(Bloomberg) — Oil slipped a second day as operations in the Gulf of Mexico began to resume following Hurricane Delta, Libya stepped up plans to restart production and oil workers in Norway called off a strike.
Futures in New York fell as much as 0.9%, after declining 1.4% on Friday. U.S. Gulf operators are beginning to restart production after the storm made landfall on Friday. Delta’s approach had seen about 92% of oil production and 62% of gas output shuttered.
Libya took a major step toward reviving its battered oil industry by reopening its biggest field. The Sharara field will initially pump 40,000 barrels of crude a day, before reaching its capacity of almost 300,000 barrels in 10 days, a person with knowledge of the situation said.
The resumption of supply from Libya is an added headache for OPEC and its allies as they mull whether to proceed with plans to further taper production curbs in January. With coronavirus cases accelerating in many countries, the cartel faces a difficult decision at its next policy meeting on Nov. 30-Dec. 1 to stay the course or delay the increase in production.
Crude rallied last week as traders factored in the production hit from Hurricane Delta and as the U.S. inched closer to more fiscal stimulus. However, prices retreated on Friday after Norway’s oil workers agreed a settlement that will restore production at six fields shut down by the dispute and prevent an escalation to another six. It also averted a shutdown of Norway’s largest oil field, the 460,000 barrel-a-day Johan Sverdrup facility.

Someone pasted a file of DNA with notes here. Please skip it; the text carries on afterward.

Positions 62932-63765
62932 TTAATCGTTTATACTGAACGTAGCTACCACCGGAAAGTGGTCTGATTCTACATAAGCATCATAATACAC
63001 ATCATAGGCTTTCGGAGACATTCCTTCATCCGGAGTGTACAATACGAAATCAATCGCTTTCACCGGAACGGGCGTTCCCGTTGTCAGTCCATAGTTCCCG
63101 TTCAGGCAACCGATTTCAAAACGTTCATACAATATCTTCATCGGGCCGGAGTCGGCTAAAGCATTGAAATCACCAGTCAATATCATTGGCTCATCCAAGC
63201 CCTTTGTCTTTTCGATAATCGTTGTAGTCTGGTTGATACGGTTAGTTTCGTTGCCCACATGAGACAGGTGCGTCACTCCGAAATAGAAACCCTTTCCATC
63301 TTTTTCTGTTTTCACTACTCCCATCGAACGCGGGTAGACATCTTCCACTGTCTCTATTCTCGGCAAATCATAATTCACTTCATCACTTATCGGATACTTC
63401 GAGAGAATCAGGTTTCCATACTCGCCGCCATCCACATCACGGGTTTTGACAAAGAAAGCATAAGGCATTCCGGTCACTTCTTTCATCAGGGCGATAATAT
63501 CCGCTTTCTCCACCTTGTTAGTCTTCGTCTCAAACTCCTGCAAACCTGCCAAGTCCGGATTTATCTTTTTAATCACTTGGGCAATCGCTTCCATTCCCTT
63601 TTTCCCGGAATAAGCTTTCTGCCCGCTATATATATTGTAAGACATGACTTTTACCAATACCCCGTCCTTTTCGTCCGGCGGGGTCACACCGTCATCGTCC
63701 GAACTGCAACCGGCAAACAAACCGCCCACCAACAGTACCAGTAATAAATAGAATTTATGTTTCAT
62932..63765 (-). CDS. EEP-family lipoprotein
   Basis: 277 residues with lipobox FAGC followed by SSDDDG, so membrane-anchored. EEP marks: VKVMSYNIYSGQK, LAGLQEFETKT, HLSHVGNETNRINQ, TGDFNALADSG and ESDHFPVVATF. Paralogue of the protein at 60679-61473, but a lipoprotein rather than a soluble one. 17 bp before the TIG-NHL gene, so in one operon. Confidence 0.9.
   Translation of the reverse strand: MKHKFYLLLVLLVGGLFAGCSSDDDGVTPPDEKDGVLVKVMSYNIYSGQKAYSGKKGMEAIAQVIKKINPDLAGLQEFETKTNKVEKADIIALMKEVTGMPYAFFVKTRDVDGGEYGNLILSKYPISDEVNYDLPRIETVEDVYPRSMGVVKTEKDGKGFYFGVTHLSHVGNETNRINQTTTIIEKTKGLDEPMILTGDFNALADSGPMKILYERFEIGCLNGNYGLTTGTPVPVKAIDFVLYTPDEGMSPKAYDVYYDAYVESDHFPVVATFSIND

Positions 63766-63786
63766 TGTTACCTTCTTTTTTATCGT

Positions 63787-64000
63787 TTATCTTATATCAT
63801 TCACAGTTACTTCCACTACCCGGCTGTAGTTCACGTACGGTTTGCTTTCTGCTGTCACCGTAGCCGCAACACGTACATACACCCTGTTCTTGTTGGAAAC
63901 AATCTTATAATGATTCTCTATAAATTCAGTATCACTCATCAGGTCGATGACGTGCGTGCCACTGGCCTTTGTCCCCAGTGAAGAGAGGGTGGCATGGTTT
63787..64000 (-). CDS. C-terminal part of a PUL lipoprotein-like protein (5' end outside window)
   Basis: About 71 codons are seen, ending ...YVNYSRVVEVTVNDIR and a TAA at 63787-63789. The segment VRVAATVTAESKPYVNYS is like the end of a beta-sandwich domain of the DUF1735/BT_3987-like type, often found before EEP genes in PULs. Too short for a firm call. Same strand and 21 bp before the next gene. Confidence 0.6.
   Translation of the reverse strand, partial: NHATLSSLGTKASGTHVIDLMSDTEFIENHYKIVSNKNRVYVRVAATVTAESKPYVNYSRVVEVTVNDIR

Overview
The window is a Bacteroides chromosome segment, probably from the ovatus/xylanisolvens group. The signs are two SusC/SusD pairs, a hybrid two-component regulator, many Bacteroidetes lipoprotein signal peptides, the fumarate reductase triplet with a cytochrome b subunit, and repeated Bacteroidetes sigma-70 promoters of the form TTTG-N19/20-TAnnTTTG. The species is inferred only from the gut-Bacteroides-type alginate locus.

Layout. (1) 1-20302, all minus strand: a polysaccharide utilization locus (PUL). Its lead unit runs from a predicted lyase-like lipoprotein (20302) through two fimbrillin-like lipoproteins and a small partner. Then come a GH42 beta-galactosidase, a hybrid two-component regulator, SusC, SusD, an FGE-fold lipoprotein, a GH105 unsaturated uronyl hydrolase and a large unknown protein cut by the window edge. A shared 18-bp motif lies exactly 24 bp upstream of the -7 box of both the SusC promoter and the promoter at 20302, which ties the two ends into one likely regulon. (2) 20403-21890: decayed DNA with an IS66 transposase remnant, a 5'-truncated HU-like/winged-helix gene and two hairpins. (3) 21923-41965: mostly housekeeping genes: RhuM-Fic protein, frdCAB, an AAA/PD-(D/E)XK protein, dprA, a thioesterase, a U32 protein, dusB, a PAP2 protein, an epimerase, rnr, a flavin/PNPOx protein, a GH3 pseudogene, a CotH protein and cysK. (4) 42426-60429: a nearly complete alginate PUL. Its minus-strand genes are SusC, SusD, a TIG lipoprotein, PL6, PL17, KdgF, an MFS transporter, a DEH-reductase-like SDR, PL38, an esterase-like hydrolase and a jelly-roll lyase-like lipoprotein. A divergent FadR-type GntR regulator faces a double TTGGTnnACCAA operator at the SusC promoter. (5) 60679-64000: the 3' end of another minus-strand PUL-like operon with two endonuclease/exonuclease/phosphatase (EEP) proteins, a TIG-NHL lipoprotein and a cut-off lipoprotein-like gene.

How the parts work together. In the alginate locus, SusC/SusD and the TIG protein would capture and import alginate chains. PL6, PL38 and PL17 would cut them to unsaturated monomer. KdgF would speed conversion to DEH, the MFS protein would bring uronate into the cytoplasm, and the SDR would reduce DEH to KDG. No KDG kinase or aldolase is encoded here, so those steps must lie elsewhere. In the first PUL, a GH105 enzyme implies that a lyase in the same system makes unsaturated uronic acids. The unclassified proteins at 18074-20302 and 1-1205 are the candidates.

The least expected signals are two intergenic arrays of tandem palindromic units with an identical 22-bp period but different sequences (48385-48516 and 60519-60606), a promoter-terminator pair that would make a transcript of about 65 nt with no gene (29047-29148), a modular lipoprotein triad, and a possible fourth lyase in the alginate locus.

Iraq, OPEC’s second-biggest oil producer, expects crude prices to remain at around $41 to $42 a barrel this year before rising to $45 in the first quarter of 2021, the state-run Al-Sabah newspaper reported, citing an interview with Oil Minister Ihsan Abdul Jabbar. The minister reiterated Iraq’s compliance with the OPEC+ pact to curb output.
Drilling rigs targeting crude oil in the U.S. rose by 4 to 193 last week, according to Baker Hughes, an increase of 14 in the last three weeks. Activity is starting to pick up despite a warning that demand might not recover to pre-pandemic levels until 2023. A Federal Reserve Bank of Kansas City survey of energy executives found a glum outlook not only for demand but for oilfield jobs, wages and access to credit.
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